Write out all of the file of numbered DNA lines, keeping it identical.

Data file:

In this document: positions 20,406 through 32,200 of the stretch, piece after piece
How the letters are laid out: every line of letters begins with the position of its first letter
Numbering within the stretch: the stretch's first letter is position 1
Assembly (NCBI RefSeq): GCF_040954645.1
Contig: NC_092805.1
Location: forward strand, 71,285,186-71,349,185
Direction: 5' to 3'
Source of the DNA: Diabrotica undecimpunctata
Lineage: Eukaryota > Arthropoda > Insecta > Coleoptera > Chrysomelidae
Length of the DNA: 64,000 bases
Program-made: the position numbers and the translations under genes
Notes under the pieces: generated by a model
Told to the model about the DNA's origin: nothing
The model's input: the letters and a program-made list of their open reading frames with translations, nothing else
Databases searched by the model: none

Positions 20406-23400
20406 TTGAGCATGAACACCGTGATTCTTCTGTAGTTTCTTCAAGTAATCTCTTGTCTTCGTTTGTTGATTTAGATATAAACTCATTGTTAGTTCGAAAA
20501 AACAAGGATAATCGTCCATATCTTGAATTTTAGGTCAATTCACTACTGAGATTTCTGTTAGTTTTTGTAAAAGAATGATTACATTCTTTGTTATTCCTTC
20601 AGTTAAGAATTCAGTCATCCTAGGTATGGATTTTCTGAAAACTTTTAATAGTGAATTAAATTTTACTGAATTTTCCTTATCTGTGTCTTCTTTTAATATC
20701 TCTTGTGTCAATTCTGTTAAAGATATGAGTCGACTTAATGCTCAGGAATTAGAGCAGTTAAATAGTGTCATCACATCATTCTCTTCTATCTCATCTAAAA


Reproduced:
In this document: positions 20,406 through 32,200 of the stretch, piece after piece
How the letters are laid out: every line of letters begins with the position of its first letter
Numbering within the stretch: the stretch's first letter is position 1
Assembly (NCBI RefSeq): GCF_040954645.1
Contig: NC_092805.1
Location: forward strand, 71,285,186-71,349,185
Direction: 5' to 3'
Source of the DNA: Diabrotica undecimpunctata
Lineage: Eukaryota > Arthropoda > Insecta > Coleoptera > Chrysomelidae
Length of the DNA: 64,000 bases
Program-made: the position numbers and the translations under genes
Notes under the pieces: generated by a model
Told to the model about the DNA's origin: nothing
The model's input: the letters and a program-made list of their open reading frames with translations, nothing else
Databases searched by the model: none

Positions 20406-23400
20406 TTGAGCATGAACACCGTGATTCTTCTGTAGTTTCTTCAAGTAATCTCTTGTCTTCGTTTGTTGATTTAGATATAAACTCATTGTTAGTTCGAAAA
20501 AACAAGGATAATCGTCCATATCTTGAATTTTAGGTCAATTCACTACTGAGATTTCTGTTAGTTTTTGTAAAAGAATGATTACATTCTTTGTTATTCCTTC
20601 AGTTAAGAATTCAGTCATCCTAGGTATGGATTTTCTGAAAACTTTTAATAGTGAATTAAATTTTACTGAATTTTCCTTATCTGTGTCTTCTTTTAATATC
20701 TCTTGTGTCAATTCTGTTAAAGATATGAGTCGACTTAATGCTCAGGAATTAGAGCAGTTAAATAGTGTCATCACATCATTCTCTTCTATCTCATCTAAAA